Bernice plays with the Milwaukee Bridge Club where, according to GM Today, she “recently celebrated her milestone birthday  with 96 friends.” She’s earned over 7000 master points qualifying her as a Diamond Life Master.
I don’t blog very often about individual serious bridge players–it’s not what Bridge Table Chronicles is basically about. However, Bernice Larson is a truly exceptional centenarian. Also, she makes a point about the advantages of taking up bridge that I don’t think I remember to mention–the opportunity bridge provides for travel.
Bridge is played in just about every country in the world and that has been generally true for decades. This is one area in which the duplicate and tournament players have it all over us sociable players. The opportunities to combine playing bridge and traveling, having friends all over the world, exist mostly for tournament bridge. Bernice has played in tournaments in Europe, Africa, Australia and Hong Kong.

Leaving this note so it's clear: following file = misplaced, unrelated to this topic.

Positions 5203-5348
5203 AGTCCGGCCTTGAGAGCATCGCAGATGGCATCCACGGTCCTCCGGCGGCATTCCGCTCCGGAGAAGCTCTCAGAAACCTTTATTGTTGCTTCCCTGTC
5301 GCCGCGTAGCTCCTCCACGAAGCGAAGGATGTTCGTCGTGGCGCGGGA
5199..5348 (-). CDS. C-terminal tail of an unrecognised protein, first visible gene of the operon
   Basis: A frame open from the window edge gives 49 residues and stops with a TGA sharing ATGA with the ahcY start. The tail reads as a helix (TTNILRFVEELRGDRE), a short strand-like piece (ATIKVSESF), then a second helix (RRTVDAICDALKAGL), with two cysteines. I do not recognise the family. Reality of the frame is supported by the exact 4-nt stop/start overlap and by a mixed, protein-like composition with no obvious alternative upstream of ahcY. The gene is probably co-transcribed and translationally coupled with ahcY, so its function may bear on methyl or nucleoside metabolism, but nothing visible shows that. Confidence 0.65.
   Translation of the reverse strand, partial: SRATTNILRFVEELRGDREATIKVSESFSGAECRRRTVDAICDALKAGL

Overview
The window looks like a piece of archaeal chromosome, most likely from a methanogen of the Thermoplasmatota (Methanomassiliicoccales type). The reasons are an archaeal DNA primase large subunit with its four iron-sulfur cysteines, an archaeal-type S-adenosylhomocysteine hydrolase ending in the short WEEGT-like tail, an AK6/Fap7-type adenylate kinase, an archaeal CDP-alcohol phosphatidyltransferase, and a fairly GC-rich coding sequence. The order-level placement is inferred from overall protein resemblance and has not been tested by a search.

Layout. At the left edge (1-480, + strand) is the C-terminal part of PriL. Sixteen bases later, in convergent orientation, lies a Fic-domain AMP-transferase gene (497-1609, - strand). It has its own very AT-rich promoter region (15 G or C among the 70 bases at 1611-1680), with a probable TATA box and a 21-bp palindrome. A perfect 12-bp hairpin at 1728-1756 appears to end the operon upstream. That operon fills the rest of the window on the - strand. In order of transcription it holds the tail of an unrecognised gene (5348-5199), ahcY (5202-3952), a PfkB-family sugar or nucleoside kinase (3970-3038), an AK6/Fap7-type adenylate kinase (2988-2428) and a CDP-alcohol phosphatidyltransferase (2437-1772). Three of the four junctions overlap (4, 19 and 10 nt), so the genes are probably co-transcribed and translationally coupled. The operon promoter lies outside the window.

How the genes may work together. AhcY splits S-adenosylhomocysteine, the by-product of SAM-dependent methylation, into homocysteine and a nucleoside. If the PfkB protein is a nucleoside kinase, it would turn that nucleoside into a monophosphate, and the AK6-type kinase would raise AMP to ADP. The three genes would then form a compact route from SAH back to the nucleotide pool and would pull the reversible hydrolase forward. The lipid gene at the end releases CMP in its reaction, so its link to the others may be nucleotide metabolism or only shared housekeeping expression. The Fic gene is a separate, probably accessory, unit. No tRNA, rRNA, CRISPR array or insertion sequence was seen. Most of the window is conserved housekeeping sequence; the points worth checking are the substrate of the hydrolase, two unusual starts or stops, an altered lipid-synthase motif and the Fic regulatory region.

Evidently language is never a barrier in bridge (you don’t talk during a duplicate bridge game anyway, except to bid!) and as she says: “Bridge is a universal language.”
Sociable players in this context? I’m sure there are sociable bridge players as well in every country of the world but having no organizational structure, they are not likely to find one another when traveling.
But then there are bridge cruises with their international clientele for players at all levels. You can sign up for bridge cruises taught by Audrey Grant herself just as Charlie Goren taught bridge on cruise ships decades ago.
Even I once played bridge with an ACOL-playing (British system) English three-some, but only because they were desperate for a fourth. I can’t remember anymore how we came to a bidding system we all understood. I do remember that the other couple were extremely aggressive bidders, our side mostly passed and we ended up winning the evening.
But to get back to Bernice–she came to my attention via my Google Alert and an article in GM Today. It includes a large and lovely photograph. I have commented before on this–today’s centenarians seem not to be thin and wizened, they are mostly full in face, few wrinkles, blooming. Bernice is no exception!